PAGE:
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In Context? Derived? Configurations? Not sure which direction to proceed.

larry_haweslarry_hawes Member Posts: 438 PRO
Another difficult time explaining in 'Onshapese' what I'm looking to do. The intent is to have maybe 6 parts based off of a single part and have those other parts be modified as or if the original part changes. Not sure which feature(s) to use to serve the intent.

Thank you


Best Answer


  • larry_haweslarry_hawes Member Posts: 438 PRO
    Thank you Konstantin I will study configurations and see if I can get them to work for the intent.
  • john_mcclaryjohn_mcclary Member, Developers Posts: 2,720 PRO
    I also agree with @konstantin_shiriazdanov Configurations are the way to go in this case.

    I hope this doesn't end up being 2LDR...

    Here is a brief run down on each of the contextual types.
    * In-Context: Used when you have a part with features that are based on an assembly's current position
    * Derive - Used when you have a part with features that are based on another part that exists in separate partstudio
    * Configurations - Used when you have a common part (or assembly), with slight variations

    In general
    you should always use the path of least resistance (What is likely to change, what will always be the same). NONE of these contextual features are REQUIRED. You can do everything without them.
    They are power tools that have just as many faults (when used wrong) as they do benefits.
    They are there to save time / effort / mistakes on large projects by consolidating user input into fewer places.
    You should never let there presence be a brick wall. If you don't understand them and use them wrong you will end up costing more time in the end.
    Not to scare you off of them, they are extremely powerful when used right.

    In-Context is the hardest to maintain, as you must be responsible enough to verify your assembly is in the correct position, parts you don't need are hidden, Before you update the context(s).
    In-context is here for a specific reason, you have a part that needs certain features to reference an assembly in one or more positions.

    Derive also comes with great responsibility. It can be used as a tool to speed up a document, but when used wrong it can drastically slow down a document. Derive is said to be one of the slowest features on a tree (other than helix). The reason is it must solve the derived partstudio completely, then it will ignore the parts/sketches that you did not select. So if you want something to get wider when another part in another studio does, but that other part studio has 200 features on the tree. Then you're width relation in this studio costs as much as that other studio and this feature combined.  There are ways to use derive to your performance advantage but I won't get into that here.
    Unless you really understand the pros and cons (we can help you there too if you want) It is best to avoid them unless you need to reference an entire part in another part studio.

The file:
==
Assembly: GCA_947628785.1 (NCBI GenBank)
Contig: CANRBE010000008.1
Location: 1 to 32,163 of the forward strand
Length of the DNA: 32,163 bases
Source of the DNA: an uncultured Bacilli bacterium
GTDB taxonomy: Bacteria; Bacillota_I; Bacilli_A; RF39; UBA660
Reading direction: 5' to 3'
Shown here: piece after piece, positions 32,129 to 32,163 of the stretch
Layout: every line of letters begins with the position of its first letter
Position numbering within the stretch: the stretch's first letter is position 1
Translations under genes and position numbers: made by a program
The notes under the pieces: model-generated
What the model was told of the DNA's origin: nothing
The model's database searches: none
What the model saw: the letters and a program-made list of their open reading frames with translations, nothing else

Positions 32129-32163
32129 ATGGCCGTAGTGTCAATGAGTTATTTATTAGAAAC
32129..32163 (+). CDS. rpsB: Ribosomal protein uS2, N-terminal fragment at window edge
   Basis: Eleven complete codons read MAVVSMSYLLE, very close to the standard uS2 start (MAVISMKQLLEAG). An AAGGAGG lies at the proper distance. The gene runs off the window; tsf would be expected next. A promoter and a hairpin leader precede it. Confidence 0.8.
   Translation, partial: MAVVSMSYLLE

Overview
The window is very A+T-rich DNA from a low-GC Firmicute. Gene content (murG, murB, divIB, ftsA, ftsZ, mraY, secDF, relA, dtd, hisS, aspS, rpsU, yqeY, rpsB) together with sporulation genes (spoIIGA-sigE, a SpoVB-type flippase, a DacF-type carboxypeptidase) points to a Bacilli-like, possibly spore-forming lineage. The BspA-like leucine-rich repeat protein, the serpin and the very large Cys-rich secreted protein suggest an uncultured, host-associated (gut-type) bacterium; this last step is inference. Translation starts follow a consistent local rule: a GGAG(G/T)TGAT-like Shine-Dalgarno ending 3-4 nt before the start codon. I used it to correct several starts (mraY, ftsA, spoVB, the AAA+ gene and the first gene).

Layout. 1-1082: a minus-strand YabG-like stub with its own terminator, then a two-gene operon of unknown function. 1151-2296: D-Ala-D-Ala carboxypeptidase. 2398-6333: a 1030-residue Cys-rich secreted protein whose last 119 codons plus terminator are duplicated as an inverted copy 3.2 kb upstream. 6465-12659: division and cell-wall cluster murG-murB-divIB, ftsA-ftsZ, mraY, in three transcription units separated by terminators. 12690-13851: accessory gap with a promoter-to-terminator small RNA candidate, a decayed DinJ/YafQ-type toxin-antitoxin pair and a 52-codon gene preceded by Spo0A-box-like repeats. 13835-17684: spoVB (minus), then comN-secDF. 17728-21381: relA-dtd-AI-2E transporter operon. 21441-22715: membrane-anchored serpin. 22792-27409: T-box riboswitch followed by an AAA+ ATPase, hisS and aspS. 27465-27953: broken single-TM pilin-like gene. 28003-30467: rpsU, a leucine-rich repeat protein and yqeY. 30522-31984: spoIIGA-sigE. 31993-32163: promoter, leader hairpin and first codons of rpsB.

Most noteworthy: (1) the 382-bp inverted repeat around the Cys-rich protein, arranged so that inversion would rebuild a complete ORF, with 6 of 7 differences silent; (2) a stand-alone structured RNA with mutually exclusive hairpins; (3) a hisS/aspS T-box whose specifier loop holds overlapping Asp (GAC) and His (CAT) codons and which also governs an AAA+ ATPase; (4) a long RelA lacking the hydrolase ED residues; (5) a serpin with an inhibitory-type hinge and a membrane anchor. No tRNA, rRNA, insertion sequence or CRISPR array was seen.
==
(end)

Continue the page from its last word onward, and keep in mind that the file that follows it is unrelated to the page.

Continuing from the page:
Configurations should be used sparingly as well, as they can add unnecessary complexity too (this is doubly true in sheet-metal). Only use them if you would otherwise duplicate a part studio or assembly, and only make a few minor changes, such as making a part that is generally the same but may be mirrored or wider etc.

    You can by all rights draw a car tire from scratch, all of the tread, all of the lips and thickness changes. Then copy(duplicate) that studio then only change the inside diameter. A very quick model of a new part. Seems good right?
    Now a customer comes in and wants a different tread pattern. Now you have to model that pattern twice, once for each part studio, but whoops! you made a typo when you made the change on the second tire size, and didn't notice until it was in full production, now you have a lot of defective tires that get recalled and all your tooling and machines need to be halted and re-manufactured.
    If you were to configure the diameter in just one studio, that change would have reduced time/effort/mistakes.

    In Conclusion:
    These tools are just that, tools. Just because you have a power drill with 3 speeds and a hammer function, does not mean you should put a nail in the chuck use it as a hammer.
    They all fill a specific niche. Each one can do basically the same thing in the end; just a different way of getting there. It is up to the modeler to decide which makes the most sense (if any) for this specific feature. I would say, if it is a confusing topic, then avoid using it until you have tested it in smaller projects or you have done your due diligence and learned as much as you can about their benefits and downfalls. There are many ways to model the same part. None are wrong if the resulting part is correct.

    This wasn't meant to be this long, but I bolded the key points.
  • larry_haweslarry_hawes Member Posts: 438 PRO
    THANK YOU John, Really appreciate the response. I have little experience with each of the tools but a quick look at configurations reveal more power than I realized. I will probably have 2 part studios, unless I get really good at configurations and can find a way to shift in and out entire sketches, which will make it possible to use one PS.

    Need to experiment a little more and discover possibilities.

    Thank you again!
  • brucebartlettbrucebartlett Member, OS Professional, Mentor Posts: 2,026 PRO
    Great explanations @john_mcclary !  
    Engineer ı Product Designer ı Onshape Consulting Partner
    Twitter: @onshapetricks  & @babart1977   
  • larry_haweslarry_hawes Member Posts: 438 PRO
    With help I discovered that a combination of derived parts and configurations allowed for the most flexibility and iterations. Thanks as always for the help...
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